Seed =

Or:
Select an Exercise from *Linear Programming: Foundations and Extensions*:

Number format: Zero Visibility:

Pick a judge:

By default, problems are assumed to have four variables and three constraints. To solve a problem of a different size, edit the two text fields to specify the number of rows and columns you want.

You can enter data elements into each text field to define a specfic problem.
Alternatively, you can click on *Generate Random Problem* to quickly get
a random problem to play with.

To make a pivot, simply click on the variable-button that you want to pivot around. If you click on a button associated with a zero pivot element, the applet will complain.

Primal infeasible right-hand side coefficients are highlighted in fucshia (after the first pivot) as are dual infeasible cost coefficients. When all the fucshia cells are gone, you have an optimal dictionary.

The *Labels* tab allows you to select the labels for the variable names
making it easy to set up some standard variants of the simplex method.
If the *Dual* labels are chosen and the *Seed* value is nonzero,
then the matrix entries will be the negative transpose of the values one
would get with *Primal* labels. If the *Seed* is a four-digit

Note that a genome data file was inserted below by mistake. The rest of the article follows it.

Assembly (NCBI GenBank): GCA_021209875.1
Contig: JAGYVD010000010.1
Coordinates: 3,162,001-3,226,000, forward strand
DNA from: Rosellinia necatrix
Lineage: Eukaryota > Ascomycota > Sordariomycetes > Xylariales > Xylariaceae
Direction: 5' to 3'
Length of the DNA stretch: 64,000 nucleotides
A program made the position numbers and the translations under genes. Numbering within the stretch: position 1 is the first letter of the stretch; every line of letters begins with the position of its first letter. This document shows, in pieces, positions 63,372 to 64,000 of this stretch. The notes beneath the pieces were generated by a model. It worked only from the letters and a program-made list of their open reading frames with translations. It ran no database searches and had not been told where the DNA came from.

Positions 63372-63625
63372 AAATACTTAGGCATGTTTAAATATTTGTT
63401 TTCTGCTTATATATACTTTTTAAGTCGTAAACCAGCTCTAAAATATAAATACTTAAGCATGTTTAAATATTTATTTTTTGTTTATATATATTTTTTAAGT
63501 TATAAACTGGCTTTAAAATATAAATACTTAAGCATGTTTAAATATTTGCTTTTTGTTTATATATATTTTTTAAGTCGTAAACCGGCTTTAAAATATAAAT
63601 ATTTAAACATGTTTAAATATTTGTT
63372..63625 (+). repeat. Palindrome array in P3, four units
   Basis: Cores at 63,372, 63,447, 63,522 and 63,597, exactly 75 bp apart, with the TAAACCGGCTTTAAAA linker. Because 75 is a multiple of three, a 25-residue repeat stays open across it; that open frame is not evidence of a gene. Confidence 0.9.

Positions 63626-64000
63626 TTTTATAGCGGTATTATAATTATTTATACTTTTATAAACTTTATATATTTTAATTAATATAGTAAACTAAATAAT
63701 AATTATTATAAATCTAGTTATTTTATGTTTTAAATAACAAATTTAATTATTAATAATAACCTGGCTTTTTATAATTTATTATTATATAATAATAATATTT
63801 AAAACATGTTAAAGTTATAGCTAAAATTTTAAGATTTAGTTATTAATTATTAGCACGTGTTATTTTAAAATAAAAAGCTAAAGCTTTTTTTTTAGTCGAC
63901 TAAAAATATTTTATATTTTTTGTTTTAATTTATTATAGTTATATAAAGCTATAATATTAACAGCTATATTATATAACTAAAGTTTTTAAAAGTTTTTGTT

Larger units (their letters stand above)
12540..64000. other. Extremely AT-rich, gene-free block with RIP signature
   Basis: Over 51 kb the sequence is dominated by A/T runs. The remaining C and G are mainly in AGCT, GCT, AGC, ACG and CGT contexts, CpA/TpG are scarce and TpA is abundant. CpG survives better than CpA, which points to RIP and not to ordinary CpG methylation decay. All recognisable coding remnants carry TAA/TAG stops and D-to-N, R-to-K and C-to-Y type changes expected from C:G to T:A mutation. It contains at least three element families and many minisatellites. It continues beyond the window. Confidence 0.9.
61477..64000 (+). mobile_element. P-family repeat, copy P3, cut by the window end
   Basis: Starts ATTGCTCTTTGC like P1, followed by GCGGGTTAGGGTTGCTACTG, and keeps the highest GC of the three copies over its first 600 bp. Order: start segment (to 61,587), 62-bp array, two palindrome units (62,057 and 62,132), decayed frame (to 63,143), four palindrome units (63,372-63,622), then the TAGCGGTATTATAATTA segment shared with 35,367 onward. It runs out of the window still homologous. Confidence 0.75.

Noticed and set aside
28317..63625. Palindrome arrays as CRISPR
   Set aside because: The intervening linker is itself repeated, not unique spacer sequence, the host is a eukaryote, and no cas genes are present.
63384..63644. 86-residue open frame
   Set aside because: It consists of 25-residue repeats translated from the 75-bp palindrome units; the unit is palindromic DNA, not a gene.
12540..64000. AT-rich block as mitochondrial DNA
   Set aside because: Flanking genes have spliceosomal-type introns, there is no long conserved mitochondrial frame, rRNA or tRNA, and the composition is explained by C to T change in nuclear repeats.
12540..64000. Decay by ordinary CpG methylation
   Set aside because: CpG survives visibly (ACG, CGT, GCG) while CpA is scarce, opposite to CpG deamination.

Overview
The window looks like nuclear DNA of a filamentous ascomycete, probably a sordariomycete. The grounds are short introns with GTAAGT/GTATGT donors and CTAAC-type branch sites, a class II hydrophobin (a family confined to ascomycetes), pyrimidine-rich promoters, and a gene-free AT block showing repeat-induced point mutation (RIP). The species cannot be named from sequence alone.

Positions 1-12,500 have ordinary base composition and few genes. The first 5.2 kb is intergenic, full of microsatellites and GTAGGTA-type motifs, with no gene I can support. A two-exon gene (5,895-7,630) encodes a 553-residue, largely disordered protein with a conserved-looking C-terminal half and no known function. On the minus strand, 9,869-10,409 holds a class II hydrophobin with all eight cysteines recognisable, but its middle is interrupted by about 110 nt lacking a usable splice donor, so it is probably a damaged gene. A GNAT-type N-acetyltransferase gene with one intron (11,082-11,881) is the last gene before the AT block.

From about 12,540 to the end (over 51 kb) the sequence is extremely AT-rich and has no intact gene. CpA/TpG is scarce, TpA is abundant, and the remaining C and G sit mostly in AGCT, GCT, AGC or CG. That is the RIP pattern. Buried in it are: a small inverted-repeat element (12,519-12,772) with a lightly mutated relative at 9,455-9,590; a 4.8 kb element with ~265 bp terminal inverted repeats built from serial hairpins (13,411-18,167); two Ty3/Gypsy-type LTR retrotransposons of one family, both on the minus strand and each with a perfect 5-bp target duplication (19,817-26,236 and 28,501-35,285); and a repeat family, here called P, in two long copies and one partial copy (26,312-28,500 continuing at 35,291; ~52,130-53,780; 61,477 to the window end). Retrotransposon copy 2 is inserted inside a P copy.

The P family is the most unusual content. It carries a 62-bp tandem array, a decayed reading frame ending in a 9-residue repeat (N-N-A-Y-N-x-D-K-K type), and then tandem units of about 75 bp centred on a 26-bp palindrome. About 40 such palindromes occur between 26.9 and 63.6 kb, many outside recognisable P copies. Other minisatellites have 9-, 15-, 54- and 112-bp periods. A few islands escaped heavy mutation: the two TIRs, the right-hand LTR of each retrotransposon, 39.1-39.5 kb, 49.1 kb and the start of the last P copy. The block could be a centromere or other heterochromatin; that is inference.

number (or smaller), the initial dictionary will be primal feasible and
(usually) dual infeasible. If, on the other hand, the *Seed* value is a
five-digit number, the initial dictionary will be dual feasible and (usually)
primal infeasible.

The *Seed* value controls how random problems are generated.
With the default value of zero, the random number generator is seeded according
to the system clock. Specifying a nonzero seed value gives random problems that
can be repeated by starting over with the same seed value.

The variable names are editable. To change the name of one of the
*x _{j}*'s,
just click on it as it appears in the objective function.
Similarly, to change the name of a slack variable,

The *Number format* tab allows you to choose how you would like numbers
to be displayed.
There are three choices: (1) as fractions, (2) as floating point numbers, or (3) as
integers. The third choice is accomplished by multiplying all the equations by
the largest common denominator.

Click here for a fancier version of the pivot tool which includes artificial primal and dual objectives that enable one to do two phase methods directly with the tool.

Click here for a version of the pivot tool designed for problems formulated as minimization problems.

Finally, click here for the Java Applet version of the same tool.

Acknowledgements: I'd like to thank former and current students, especially Hande Benson and Alex Yablonski, for their helpful suggestions and comments.